Apply the associative, commutative and distributive laws to aid mental and written computation (ACMNA151)
Source: Australian Curriculum, Assessment and Reporting Authority (ACARA)
These rules apply to multiplication.
In general, if a and b are numbers,
a × b = b × a (commutative law for multiplication)
For example, 7 × 8 = 8 × 7.
(a × b) × c = a × (b × c) (associative law for multiplication)
For example, (7 × 5) × 6 = 7 × (5 × 6).
In general, if a, b and c are numbers,
a × (b + c) = a × b + a × c and
(b + c) × a = b × a + c × a
Both of these are called the distributive law for multiplication over addition.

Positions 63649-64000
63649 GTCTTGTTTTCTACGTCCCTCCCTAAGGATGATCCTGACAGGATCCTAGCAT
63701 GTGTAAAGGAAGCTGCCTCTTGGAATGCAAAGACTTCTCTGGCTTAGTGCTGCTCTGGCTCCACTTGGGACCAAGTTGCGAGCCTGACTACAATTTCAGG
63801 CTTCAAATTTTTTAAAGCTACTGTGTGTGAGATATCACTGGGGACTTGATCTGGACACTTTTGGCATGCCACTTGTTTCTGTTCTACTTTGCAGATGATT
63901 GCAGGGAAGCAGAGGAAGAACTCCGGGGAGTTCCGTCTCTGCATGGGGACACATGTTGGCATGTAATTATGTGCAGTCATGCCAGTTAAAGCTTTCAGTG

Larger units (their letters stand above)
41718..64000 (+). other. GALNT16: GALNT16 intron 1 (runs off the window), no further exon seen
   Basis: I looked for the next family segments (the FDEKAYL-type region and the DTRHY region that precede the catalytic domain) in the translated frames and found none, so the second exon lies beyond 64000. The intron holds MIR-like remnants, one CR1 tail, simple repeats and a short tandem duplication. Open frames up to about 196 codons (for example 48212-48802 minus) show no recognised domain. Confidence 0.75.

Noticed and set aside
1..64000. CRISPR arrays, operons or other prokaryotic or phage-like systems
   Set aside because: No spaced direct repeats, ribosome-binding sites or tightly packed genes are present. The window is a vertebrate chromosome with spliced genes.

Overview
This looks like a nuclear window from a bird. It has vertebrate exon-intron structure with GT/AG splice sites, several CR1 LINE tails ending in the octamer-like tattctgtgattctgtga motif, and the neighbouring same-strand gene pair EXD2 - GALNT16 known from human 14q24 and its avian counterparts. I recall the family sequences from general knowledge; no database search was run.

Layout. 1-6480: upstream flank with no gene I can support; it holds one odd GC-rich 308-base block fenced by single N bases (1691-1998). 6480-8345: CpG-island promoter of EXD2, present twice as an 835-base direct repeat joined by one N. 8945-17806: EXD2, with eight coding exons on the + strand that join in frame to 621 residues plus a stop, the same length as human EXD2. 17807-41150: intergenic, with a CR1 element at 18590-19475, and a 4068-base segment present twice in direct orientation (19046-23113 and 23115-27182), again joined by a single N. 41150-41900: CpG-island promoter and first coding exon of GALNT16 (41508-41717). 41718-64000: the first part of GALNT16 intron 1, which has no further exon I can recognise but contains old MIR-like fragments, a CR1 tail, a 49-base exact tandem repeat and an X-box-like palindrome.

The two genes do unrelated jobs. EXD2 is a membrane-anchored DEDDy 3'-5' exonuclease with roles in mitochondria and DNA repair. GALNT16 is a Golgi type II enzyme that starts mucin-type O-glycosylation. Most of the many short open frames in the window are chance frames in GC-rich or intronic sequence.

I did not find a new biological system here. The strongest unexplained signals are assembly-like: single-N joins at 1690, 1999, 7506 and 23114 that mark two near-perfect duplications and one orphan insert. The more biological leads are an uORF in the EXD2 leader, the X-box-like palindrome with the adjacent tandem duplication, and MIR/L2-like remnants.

For example, 7 × (6 + 3) = 7 × 6 + 7 × 3.
It is not necessary for students to use the names of the laws or identify when a rule is being employed. Students should be aware of the properties and use them for mental and written computation.
Students should be aware of the properties and use them for mental and written computation.
These rules are also important in algebra.